University of Kansas

KU’s Wayne Selden looking for more consistency after battling sickness

Wayne Selden regained his three-point shooting touch on Monday.
Wayne Selden regained his three-point shooting touch on Monday.

Bill Self said he could tell from pregame shootaround that guard Wayne Selden was going to have a breakout game Monday against Oklahoma State.

It’s a secret that Self, the Kansas men’s basketball coach, apparently kept to himself.

“I wish he would have told me that,” Selden said with a smile. “I just felt good.”

Perhaps more importantly, his shooting touch returned.

After going 3-for-19 from three-point range in his previous four games, Selden made 4 of 7 against Oklahoma State in scoring a team-high 18 points.

“I feel like lately it hasn’t been going in as much,” said Selden, a former McDonald’s All-American. “I’m just going to keep shooting the ball, because I feel like that’s what the team wants me to do. That’s what I need to do: When I’m open, just let the ball go.”

Selden, who started the season as one of the nation’s top three-point shooters, had been slumping in Big 12 play. He’d made just 33 percent of his outside shots in conference games before Monday, and that was after 13 nonconference games where he made 34 of 64 threes, for 53 percent.

“It felt good to see it go in the rim, go in the hoop,” Selden said. “I’ve just been shooting the ball like I always have been, just waiting for it to go in.”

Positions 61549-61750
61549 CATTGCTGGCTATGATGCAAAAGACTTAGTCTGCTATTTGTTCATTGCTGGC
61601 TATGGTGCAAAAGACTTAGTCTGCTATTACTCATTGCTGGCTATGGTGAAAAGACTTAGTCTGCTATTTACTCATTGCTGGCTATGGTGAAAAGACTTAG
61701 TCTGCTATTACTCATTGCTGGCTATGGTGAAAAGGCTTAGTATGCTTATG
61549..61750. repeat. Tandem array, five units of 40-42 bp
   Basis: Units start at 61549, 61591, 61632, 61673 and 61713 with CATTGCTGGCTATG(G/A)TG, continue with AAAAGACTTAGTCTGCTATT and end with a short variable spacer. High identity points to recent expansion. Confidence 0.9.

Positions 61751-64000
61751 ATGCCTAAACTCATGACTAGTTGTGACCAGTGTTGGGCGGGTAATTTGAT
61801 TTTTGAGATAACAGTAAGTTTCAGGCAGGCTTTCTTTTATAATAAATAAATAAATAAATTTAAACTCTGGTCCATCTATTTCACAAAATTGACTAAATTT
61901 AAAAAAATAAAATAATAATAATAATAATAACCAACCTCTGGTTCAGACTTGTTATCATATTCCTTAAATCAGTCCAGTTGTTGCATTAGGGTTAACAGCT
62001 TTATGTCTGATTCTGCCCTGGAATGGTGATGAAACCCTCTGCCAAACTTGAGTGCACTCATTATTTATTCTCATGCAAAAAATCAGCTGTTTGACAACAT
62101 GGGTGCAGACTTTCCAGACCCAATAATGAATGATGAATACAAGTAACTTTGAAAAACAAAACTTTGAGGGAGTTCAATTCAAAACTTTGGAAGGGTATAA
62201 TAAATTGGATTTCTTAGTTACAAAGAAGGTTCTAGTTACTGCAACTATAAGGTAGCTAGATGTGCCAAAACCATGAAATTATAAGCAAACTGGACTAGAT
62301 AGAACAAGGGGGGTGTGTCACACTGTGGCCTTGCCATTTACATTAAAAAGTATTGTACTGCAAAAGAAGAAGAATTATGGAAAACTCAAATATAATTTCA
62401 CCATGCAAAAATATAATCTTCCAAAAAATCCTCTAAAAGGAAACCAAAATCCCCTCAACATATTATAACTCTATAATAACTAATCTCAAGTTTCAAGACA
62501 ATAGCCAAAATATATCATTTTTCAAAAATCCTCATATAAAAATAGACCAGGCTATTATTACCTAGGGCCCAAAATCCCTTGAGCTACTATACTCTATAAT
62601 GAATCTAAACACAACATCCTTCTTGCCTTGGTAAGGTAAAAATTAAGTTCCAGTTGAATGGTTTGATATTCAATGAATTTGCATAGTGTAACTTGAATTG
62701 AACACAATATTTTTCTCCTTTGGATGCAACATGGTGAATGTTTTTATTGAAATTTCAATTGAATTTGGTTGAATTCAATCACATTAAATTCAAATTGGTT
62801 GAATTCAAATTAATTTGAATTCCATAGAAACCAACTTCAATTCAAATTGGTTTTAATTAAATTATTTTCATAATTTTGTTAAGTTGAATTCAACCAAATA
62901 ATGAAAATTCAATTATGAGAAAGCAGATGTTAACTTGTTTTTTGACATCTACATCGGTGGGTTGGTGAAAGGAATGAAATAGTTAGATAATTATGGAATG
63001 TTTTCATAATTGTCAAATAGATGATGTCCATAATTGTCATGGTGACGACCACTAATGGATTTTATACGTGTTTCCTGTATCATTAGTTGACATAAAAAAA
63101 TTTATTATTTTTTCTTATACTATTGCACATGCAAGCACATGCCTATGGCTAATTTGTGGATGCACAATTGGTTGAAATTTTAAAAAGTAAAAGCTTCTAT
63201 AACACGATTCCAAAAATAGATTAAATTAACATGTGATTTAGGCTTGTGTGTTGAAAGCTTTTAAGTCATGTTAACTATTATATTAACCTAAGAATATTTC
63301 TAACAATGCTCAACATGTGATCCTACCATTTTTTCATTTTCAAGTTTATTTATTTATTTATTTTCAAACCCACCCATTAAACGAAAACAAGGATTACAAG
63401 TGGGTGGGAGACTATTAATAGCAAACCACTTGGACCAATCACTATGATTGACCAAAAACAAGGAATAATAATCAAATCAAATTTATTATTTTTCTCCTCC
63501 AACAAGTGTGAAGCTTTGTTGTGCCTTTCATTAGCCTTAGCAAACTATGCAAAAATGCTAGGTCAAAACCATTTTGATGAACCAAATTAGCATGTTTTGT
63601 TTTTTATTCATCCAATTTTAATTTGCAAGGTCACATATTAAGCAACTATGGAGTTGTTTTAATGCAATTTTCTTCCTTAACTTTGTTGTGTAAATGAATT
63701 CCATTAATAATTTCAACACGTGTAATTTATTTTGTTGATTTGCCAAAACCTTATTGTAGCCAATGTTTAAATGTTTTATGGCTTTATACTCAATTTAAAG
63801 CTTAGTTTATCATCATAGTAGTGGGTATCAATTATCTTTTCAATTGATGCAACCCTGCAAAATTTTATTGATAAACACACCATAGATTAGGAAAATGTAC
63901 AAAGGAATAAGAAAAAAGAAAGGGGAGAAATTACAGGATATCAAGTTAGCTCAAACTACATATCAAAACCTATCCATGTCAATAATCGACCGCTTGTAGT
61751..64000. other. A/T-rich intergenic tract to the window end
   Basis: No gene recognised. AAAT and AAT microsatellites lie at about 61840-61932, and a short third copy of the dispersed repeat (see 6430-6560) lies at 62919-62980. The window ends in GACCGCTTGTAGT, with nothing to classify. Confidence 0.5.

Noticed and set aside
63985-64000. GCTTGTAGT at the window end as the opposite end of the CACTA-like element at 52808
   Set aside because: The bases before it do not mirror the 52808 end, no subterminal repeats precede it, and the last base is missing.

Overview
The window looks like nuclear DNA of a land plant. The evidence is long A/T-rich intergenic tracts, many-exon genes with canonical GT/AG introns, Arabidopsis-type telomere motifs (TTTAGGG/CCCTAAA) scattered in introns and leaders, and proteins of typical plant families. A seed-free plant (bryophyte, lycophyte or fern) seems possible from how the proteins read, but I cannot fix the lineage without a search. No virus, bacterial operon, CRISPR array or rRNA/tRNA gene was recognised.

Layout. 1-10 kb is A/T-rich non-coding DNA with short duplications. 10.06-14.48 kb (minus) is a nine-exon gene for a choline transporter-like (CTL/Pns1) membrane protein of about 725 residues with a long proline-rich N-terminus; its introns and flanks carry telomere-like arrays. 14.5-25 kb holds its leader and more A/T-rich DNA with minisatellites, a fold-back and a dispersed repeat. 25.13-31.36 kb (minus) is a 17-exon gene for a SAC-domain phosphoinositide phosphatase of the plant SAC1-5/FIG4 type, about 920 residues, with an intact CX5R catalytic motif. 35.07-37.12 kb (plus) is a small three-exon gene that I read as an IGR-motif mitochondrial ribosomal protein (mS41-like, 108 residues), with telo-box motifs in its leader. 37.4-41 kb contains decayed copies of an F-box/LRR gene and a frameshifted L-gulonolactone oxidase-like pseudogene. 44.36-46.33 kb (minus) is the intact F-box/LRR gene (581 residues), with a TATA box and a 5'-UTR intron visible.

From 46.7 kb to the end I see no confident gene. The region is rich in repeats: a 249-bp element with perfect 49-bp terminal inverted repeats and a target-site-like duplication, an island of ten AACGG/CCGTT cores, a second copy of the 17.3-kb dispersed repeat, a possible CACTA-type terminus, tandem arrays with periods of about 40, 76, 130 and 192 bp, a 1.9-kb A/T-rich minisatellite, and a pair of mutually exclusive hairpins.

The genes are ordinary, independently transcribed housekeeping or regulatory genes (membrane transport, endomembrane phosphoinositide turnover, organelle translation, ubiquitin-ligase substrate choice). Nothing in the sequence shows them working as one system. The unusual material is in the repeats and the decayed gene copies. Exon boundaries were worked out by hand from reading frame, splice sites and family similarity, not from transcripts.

Selden remains a bit of an enigma from game to game. He scored 33 on Jan. 30 against Kentucky, then followed that with a four-game stretch where he had 27 combined points.

“He’s been the best guard in the country on a night. He’s been very, very good on other nights, and he’s been a guy that’s labored on other nights,” Self said. “So I think ‘inconsistent’ would probably be a fair word.”

Health could be part of that. Selden came down with flulike symptoms before KU’s road game against TCU on Feb. 6 and has struggled with his stamina since that point.

Selden, a junior, said the closest he felt to 100 percent was Monday, as he played 29 minutes before sitting late when the game was in control.

“Since I got sick, I’ve been getting exhausted faster,” Selden said. “But I feel like (Monday) my wind really picked back up, and I was able to play in longer stretches.”

Selden still sees lots of improvement for No. 2 Kansas, which travels to Kansas State for a 5 p.m. game Saturday at Bramlage Coliseum. He says the Jayhawks can guard ball screens more cleanly, move the ball more quickly and can get better focus defensively from both him and teammate Frank Mason.

“I could keep going all day,” Selden said with a laugh.

Personally, though, he would like to continue to affect the game in more areas when he’s not making shots. That could be hustle plays, rebounding or being aggressive on drives to draw contact.

Of course, he’s not going to be upset if his three-point attempts continue to fall.

“My teammates keep telling me to shoot,” Selden said, “so I’m going to do that.”

Ellis a finalist

KU senior forward Perry Ellis was selected as one of 10 finalists for the Senior CLASS award, given annually to athletes with notable achievements in community, classroom, character and competition.

The winner will be announced during the men’s Final Four in April.